The Kentucky lawyer who represented Gov. Eric Greitens and his campaign in the Missouri Ethics Commission complaint over a charity donor list never paid the fees necessary to legally practice law in Missouri.

The Kentucky lawyer who represented Gov. Eric Greitens and his campaign in the Missouri Ethics Commission complaint over a charity donor list never paid the fees necessary to legally practice law in Missouri.

Attorneys from outside the state who represent clients in Missouri cases must follow Missouri Supreme Court rules for a “pro hac vice” appearance which include naming an associate counsel, licensed in the state, to assist in the case and paying a $410 fee to the Office of Attorney Enrollment at the Supreme Court.

There are no records showing Michael G. Adams, counsel to the Republican Governors Association since 2007 and a candidate for Kentucky Secretary of State, met those requirements during the ethics commission case filed in October 2016 and resolved in April 2017. Adams has also worked for U.S. Senate Majority Leader Mitch McConnell, R-Ky., and Vice President Mike Pence.

“Our attorney enrollment office searched its accounting records for pro hac vice fees received ... for the time frame you provided and found no such receipt issued to a Michael G. Adams between October 2016 and April 2017,” Beth Riggert, communications counsel for the Supreme Court, wrote in an email.

Adams did not have an associate counsel for the complaint case, James Klahr, executive director of the ethics commission, wrote in an email Thursday.

“If another attorney had entered an appearance, that would have been reflected in the final settlement because the names and signatures of any additional attorneys would have been part of that settlement,” Klahr wrote.

In a response to inquiries from the Columbia Daily Tribune, Douglas Chalmers of Chalmers Burch and Adams, wrote that Adams asked the ethics commission for guidance and received “written confirmation” that the commission general counsel “and the general counsel for the Missouri Supreme Court viewed his representation of Gov. Greitens and” Greitens for Missouri “as permissible under their circumstances.”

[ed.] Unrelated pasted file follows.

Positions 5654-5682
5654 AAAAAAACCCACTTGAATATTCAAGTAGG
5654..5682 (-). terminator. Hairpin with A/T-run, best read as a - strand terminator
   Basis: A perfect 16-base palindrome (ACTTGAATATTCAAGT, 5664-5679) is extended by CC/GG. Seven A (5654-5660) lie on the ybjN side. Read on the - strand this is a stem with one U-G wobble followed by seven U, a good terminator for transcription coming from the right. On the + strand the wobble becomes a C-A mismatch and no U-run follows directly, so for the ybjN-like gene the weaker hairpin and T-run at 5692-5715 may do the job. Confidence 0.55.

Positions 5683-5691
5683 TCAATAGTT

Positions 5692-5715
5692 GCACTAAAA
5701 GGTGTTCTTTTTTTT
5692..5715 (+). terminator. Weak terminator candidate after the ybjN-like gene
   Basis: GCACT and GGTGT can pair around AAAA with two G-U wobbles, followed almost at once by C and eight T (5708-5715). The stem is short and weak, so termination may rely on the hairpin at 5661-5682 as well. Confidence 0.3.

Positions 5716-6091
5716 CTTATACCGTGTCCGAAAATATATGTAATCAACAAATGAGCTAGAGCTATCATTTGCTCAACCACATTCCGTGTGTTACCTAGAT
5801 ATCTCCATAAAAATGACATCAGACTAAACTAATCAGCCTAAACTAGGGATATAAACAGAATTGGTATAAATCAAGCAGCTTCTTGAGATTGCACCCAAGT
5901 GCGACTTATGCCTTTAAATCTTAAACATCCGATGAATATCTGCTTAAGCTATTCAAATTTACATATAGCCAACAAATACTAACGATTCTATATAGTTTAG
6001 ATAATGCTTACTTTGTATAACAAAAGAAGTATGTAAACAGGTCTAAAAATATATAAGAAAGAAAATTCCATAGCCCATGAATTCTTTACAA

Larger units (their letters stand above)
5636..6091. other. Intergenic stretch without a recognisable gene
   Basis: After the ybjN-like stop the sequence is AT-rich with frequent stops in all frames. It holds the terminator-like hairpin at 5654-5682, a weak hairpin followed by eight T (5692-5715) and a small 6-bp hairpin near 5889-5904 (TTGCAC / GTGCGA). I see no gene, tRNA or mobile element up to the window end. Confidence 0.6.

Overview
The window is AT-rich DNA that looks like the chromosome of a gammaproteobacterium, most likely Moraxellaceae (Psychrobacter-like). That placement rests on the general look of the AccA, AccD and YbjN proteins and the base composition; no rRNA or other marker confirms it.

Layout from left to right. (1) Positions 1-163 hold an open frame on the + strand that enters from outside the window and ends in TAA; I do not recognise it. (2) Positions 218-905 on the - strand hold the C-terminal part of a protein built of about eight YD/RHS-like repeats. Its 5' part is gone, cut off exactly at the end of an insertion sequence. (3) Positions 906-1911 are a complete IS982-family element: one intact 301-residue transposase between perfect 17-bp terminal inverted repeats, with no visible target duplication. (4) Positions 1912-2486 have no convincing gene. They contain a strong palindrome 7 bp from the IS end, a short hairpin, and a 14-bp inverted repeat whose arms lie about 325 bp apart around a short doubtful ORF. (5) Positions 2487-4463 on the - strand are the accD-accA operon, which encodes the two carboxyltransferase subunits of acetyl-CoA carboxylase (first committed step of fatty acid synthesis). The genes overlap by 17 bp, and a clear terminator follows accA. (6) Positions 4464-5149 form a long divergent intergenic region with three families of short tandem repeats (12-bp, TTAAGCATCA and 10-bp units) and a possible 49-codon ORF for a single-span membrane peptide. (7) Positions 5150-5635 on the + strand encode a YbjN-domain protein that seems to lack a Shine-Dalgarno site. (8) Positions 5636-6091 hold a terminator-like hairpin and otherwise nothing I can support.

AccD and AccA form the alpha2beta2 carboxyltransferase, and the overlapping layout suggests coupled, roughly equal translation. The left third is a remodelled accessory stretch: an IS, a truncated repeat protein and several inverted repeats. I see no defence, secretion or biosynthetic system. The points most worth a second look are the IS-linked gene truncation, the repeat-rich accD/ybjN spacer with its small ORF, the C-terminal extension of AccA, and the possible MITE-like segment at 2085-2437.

The emails Chalmers provided, however, are dated in August 2016 and show Adams sought assurance he was allowed “to counsel and represent respondents to campaign-finance complaints filed with the Commission at the preliminary stage of inquiry.”

Adams did not make himself available for questioning. Chalmers did not respond to an email seeking clarification.

Felony charges against Greitens for taking the donor list from The Mission Continues were dropped this week by the St. Louis Circuit Attorney in exchange for his resignation, which is effective at 5 p.m. Friday. The deal does not cover any other potential charges against Greitens, who is also under federal investigation.

Greitens founded The Mission Continues and stepped down as head of the charity in July 2014. In October 2016, the Associated Press reported that Greitens for Missouri, the governor’s campaign committee, raised nearly $2 million from donors who also gave to the charity and that Greitens began using the donor list from the charity in 2014 as he prepared to launch his campaign.

Missouri Democratic Party Chairman Roy Temple filed a complaint with the ethics commission that resulted in a $100 fine. In the settlement document, a “joint stipulation of facts” and consent order, signed in April 2017 by Greitens, Greitens for Missouri treasurer Jeff Stuerman and Adams, the campaign asserted that political consultant Danny Laub gave the list to the campaign as an in-kind donation and valued the list at $600.

Stuerman could not be reached for comment.